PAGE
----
The economic squalor many of us have been enduring over the last year has lead to foreclosures, bankruptcies and a larger than usual amount of debt settlement.
Debt settlement is a useful tool in improving an individuals financial situation, but it is not without pitfalls. When someone has a large unsecured debt, such as a credit card, they can offer their creditor an alternative payment plan. For example: Marc owes $7,000 to a credit card company. Marc has had a severe drop in income and hasn’t been able to make payments to his creditor for several months. Marc wants to pay his debt, but can’t afford the large payment the company requires. He goes to his attorney friend and the attorney negotiates with the creditor on his behalf. Creditors often prefer large initial payments, with a promise to pay small incremental amounts thereafter. If the credit card company agrees, Marc can pay them $1,000 today and make $200 payments each monthly for twenty-four months. They may agree to this because he hasn’t been making payments thus far and it is well known that his attorney friend files bankruptcy cases. If Marc were to file a bankruptcy, this creditor knows they would get little to nothing in payment. When they agree, Marc has struck a deal that has him paying $5,800 to satisfy a $7,000 debt obligation. This is a $1,200 dollar savings which makes Marc happy because it’s more manageable and less than he originally owed. Just before taxes are due, when Marc’s debt is long forgotten, he gets a letter in the mail from the IRS. He nervously opens it to find a Form 1099-C for $1,200 in income, the exact amount he saved in his settlement. This is called “Debt Forgiveness Income”. The IRS’ theory is that because Marc’s overall worth has gone up by a net $1,200, he has in effect earned $1,200 in value and should be taxed on it.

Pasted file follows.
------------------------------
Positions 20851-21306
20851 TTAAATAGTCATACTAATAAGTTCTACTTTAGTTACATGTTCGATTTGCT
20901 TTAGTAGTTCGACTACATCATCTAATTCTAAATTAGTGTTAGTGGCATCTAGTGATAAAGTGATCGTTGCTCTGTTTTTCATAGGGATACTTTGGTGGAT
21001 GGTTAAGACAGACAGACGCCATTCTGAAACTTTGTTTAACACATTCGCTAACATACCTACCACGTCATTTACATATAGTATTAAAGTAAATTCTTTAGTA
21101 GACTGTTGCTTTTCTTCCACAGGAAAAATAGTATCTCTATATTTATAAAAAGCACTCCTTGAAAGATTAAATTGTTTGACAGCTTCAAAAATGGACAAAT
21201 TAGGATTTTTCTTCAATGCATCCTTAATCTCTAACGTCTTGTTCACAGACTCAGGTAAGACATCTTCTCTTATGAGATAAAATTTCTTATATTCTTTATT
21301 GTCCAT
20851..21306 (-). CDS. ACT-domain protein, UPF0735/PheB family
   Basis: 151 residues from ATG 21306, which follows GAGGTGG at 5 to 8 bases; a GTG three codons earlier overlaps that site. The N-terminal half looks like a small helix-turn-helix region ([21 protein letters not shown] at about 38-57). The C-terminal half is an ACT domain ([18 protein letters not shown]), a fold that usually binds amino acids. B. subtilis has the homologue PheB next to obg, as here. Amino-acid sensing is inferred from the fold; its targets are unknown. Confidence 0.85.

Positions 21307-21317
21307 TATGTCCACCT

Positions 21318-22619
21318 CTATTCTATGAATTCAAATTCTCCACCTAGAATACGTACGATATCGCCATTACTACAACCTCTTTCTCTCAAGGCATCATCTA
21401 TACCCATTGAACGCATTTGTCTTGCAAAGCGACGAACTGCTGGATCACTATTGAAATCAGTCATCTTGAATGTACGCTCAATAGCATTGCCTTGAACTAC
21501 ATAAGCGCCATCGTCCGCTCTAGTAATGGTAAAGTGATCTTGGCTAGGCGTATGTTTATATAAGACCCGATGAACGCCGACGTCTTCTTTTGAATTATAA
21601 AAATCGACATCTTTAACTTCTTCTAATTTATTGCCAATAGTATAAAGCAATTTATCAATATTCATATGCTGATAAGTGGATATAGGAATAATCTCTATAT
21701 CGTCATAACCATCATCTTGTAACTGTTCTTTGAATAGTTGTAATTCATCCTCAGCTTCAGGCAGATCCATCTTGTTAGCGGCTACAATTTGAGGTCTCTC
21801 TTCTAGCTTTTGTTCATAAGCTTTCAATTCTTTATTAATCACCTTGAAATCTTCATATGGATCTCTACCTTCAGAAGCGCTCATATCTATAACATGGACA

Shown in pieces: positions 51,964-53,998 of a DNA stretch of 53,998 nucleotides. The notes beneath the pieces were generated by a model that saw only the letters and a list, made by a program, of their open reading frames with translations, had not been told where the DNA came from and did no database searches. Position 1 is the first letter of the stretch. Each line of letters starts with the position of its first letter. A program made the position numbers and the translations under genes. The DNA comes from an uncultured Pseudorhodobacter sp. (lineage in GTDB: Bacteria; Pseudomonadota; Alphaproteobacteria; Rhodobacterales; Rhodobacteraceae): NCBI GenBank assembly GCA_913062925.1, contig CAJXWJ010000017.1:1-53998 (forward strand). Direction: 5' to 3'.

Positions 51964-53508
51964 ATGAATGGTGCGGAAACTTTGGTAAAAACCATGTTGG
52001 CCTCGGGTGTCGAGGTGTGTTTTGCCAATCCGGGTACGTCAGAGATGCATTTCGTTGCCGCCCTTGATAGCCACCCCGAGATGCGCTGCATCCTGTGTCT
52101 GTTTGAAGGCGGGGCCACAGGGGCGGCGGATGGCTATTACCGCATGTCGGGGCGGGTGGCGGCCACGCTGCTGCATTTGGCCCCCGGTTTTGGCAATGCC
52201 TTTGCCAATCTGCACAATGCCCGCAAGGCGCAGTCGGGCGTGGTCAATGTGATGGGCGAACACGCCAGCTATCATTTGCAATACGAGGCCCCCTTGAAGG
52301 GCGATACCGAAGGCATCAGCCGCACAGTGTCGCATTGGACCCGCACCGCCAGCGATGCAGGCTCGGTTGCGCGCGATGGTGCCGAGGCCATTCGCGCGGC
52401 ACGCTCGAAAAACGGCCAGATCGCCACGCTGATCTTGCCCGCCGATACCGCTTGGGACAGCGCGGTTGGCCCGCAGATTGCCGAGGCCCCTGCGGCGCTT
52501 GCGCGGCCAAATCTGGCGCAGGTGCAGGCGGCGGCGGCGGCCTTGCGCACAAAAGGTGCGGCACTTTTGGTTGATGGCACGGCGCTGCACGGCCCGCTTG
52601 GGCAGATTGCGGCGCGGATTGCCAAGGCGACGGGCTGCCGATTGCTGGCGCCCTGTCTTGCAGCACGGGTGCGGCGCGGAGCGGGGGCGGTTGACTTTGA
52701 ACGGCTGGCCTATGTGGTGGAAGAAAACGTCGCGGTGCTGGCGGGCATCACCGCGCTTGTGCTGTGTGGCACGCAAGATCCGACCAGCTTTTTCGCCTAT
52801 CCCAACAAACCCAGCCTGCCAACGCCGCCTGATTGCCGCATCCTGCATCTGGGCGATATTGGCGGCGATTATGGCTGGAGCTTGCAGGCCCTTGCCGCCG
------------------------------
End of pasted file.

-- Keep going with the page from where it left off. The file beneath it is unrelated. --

In Marc’s situation he can probably handle the tax liability from an extra $1,200 in income for the year, but as the debt forgiven gets larger, the ability to absorb that liability decreases.